Someone somewhere posted a link to a recent article from the Ottawa Citizen titled “Sorry Oprah: Self-help books seldom helpful“. The article goes on to say that one reason these books, which represent a multi-million dollar industry, don’t work is because they’re not scientifically-based. Tactics like chanting a self-affirmation aren’t necessarily proven to boost your self-esteem, for example. According to the article:
“In their study, psychologists Joanne Wood and John Lee from the University of Waterloo, and Elaine Perunovic from the University of New Brunswick found that individuals with low self-esteem actually felt worse about themselves after repeating positive self-statements such as “I am a lovable person” or “I will succeed,” typically found in many self-help books.”
However, I’d like to suggest another reason why self-help books don’t work, and it’s the same reason why other short-term interventions aimed at changing behaviour rarely work. Into this large dumpster, I’d add most team-building activities (rope courses? C’mon…) and leadership training (one week off-site sequestered with other leaders doing case studies and self-analysis).
It’s because there’s no follow-up once the course is done, the book is read and the activity is complete. None. Nada. The individual simply goes back to ‘real life’ and despite his or her best intentions, the old habits and patterns set in.
Now I enjoy a good self-improvement book as much as the next person, especially when it’s psychologically-tested and empirically-studied. I have several on my shelf that I would highly recommend. (And please do email me if you’d like to find out what they are!) But I can assure you from painful experience that just possessing the books does not mean you will become a better person. Just owning a book like Authentic Happinessdoes not, in fact, make you happier, great book though it is. Simply having The How of Happiness on your shelf does not actually get you the life you want, despite the subtitle.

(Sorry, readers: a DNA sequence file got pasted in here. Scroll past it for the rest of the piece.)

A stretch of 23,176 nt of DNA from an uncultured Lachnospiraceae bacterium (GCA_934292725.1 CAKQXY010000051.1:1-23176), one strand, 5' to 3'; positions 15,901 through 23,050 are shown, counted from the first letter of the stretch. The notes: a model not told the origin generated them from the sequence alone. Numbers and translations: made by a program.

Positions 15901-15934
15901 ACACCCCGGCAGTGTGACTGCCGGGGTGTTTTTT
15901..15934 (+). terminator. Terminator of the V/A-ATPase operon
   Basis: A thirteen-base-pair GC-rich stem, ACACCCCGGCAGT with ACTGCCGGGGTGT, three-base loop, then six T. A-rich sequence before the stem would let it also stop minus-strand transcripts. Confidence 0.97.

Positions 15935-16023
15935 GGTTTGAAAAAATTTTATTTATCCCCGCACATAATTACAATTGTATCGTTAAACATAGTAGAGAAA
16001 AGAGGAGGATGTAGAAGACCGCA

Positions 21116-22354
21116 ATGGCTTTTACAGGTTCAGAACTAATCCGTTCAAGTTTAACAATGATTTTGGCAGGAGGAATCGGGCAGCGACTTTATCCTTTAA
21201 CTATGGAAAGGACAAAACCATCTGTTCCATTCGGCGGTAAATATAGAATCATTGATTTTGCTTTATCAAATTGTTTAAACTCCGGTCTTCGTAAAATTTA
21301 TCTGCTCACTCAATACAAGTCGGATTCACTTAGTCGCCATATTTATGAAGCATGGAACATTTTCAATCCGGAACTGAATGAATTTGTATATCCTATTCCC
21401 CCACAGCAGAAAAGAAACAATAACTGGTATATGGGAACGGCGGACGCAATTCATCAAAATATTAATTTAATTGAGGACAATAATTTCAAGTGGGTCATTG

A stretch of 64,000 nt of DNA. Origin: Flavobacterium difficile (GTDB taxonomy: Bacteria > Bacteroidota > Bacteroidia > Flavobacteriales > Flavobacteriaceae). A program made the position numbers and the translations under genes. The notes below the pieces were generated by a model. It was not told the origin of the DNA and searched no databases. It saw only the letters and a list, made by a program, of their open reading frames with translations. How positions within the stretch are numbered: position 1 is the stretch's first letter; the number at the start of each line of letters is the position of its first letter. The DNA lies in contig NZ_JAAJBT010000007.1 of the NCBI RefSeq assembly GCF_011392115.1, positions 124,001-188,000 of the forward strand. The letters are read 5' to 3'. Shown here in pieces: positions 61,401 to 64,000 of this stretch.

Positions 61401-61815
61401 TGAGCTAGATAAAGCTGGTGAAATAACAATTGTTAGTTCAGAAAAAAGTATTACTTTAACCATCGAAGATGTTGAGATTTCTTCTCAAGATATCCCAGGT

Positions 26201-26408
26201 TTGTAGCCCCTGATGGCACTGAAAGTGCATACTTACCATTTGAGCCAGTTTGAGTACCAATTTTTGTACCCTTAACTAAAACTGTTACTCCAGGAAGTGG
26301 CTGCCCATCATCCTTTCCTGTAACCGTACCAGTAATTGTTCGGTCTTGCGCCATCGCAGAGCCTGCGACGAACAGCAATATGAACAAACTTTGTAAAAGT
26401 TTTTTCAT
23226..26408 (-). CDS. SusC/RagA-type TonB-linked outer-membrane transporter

Both of those books are brilliantly written by esteemed psychologists (Martin Seligman and Sonja Lyubomirsky, respectively) but those books will do nothing for you unless you follow through on the activities recommended in each tome, and consistently work to change old habits.
Yes – work.
It’s hard work to become happier. It’s hard work to change your perspective. It’s hard work to refocus your attention on the positive. And it’s hard work to remain accountable to yourself when it’s only you working at it.
My suggestion? Some form of social support. As a coach, I naturally have a bias to suggesting that you work with a trained, certified, professional coach. But that’s not within everyone’s budget. Yet some form of social support – a good friend, a spouse, a manager, a co-worker, a relative – can help you stay on track.
Of course you want to be sure that whatever technique you use for making that positive change is a valid one. If chanting self-affirmations doesn’t work for you, then don’t do it! Lyubomirsky’s book has a great self-test to help you determine which happiness activities you should try first, and all of her activities are scientifically tested.
But once you have made up your mind you’re going to make a change, you need support along the way.
And that’s why self-help books don’t work. Because in order to change yourself, you need more than just yourself.
Lisa Sansom has her MBA from the Rotman School of Management, and over two decades of experience in teaching and training. Her years of work in the organizational development field have included projects on change management, employee engagement, leadership development, team coaching and employer of choice strategies.